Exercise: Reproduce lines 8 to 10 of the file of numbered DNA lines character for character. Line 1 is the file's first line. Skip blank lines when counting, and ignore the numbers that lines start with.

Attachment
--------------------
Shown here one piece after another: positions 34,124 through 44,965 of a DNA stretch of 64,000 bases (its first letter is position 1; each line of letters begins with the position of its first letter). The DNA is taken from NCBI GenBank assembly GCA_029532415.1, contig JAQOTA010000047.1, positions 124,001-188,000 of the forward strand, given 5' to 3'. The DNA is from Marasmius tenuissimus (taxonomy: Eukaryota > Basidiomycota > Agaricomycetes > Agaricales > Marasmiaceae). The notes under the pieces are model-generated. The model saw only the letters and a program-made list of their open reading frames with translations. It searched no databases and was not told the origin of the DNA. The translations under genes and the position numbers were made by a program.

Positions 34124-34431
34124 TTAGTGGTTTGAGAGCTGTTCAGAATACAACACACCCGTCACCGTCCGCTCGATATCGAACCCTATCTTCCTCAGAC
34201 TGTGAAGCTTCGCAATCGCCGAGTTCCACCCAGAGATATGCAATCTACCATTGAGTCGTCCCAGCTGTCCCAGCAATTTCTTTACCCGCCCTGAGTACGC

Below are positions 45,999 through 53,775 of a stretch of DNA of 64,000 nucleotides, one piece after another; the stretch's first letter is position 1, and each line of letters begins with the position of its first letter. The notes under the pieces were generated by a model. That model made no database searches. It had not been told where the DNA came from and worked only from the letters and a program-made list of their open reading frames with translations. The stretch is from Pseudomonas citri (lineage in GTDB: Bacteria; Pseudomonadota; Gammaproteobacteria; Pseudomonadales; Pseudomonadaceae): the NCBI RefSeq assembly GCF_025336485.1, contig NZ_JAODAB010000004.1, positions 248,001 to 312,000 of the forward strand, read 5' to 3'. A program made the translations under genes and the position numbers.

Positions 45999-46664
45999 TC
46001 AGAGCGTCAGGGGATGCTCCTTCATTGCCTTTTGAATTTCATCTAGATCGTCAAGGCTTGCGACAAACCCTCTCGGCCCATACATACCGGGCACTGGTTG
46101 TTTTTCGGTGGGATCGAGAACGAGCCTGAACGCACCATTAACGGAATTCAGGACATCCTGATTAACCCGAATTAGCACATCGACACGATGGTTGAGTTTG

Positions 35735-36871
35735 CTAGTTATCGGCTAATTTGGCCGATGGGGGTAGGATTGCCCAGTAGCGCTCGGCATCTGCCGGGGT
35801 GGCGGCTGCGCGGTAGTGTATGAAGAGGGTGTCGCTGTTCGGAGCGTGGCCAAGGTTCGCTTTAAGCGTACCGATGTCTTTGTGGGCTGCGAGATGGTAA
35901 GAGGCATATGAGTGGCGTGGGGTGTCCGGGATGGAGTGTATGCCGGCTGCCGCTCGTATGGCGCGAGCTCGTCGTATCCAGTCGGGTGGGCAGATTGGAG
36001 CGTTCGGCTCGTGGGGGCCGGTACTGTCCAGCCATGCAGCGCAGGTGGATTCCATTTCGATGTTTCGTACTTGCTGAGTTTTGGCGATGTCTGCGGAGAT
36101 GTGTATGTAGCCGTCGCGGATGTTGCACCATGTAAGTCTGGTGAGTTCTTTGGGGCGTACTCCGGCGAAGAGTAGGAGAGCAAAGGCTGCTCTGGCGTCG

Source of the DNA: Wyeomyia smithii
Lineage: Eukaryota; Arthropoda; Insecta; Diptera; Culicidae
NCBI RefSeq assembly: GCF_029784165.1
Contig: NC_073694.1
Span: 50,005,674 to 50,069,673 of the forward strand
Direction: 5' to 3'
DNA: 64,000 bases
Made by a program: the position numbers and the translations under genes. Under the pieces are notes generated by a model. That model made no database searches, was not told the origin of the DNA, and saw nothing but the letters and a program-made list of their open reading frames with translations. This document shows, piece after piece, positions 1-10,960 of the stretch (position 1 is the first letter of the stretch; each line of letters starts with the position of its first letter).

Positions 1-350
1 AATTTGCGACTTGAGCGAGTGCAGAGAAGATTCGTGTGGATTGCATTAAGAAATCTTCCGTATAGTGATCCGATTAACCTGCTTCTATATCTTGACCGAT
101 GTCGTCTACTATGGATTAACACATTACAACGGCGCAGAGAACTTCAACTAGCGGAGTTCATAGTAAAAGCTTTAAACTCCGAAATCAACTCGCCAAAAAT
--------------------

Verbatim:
46001 AGAGCGTCAGGGGATGCTCCTTCATTGCCTTTTGAATTTCATCTAGATCGTCAAGGCTTGCGACAAACCCTCTCGGCCCATACATACCGGGCACTGGTTG
46101 TTTTTCGGTGGGATCGAGAACGAGCCTGAACGCACCATTAACGGAATTCAGGACATCCTGATTAACCCGAATTAGCACATCGACACGATGGTTGAGTTTG

Positions 35735-36871